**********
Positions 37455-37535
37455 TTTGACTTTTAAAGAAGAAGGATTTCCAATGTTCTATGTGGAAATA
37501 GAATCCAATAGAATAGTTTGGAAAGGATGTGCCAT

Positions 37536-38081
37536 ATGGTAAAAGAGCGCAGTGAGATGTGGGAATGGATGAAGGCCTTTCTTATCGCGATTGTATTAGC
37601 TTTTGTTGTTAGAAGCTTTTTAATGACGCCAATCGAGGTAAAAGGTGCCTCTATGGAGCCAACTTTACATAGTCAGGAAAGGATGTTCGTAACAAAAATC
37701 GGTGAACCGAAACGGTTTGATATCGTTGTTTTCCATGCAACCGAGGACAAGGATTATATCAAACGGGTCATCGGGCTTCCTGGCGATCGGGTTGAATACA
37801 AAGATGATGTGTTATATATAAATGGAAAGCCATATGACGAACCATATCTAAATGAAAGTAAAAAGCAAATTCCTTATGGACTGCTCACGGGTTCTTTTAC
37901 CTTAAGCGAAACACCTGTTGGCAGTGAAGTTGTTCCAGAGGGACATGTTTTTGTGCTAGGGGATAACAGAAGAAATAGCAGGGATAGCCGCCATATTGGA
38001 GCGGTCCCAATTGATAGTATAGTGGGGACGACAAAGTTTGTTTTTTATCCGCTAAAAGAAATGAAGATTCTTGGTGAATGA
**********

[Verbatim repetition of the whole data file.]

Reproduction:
Positions 37455-37535
37455 TTTGACTTTTAAAGAAGAAGGATTTCCAATGTTCTATGTGGAAATA
37501 GAATCCAATAGAATAGTTTGGAAAGGATGTGCCAT

Positions 37536-38081
37536 ATGGTAAAAGAGCGCAGTGAGATGTGGGAATGGATGAAGGCCTTTCTTATCGCGATTGTATTAGC
37601 TTTTGTTGTTAGAAGCTTTTTAATGACGCCAATCGAGGTAAAAGGTGCCTCTATGGAGCCAACTTTACATAGTCAGGAAAGGATGTTCGTAACAAAAATC
37701 GGTGAACCGAAACGGTTTGATATCGTTGTTTTCCATGCAACCGAGGACAAGGATTATATCAAACGGGTCATCGGGCTTCCTGGCGATCGGGTTGAATACA
37801 AAGATGATGTGTTATATATAAATGGAAAGCCATATGACGAACCATATCTAAATGAAAGTAAAAAGCAAATTCCTTATGGACTGCTCACGGGTTCTTTTAC
37901 CTTAAGCGAAACACCTGTTGGCAGTGAAGTTGTTCCAGAGGGACATGTTTTTGTGCTAGGGGATAACAGAAGAAATAGCAGGGATAGCCGCCATATTGGA
38001 GCGGTCCCAATTGATAGTATAGTGGGGACGACAAAGTTTGTTTTTTATCCGCTAAAAGAAATGAAGATTCTTGGTGAATGA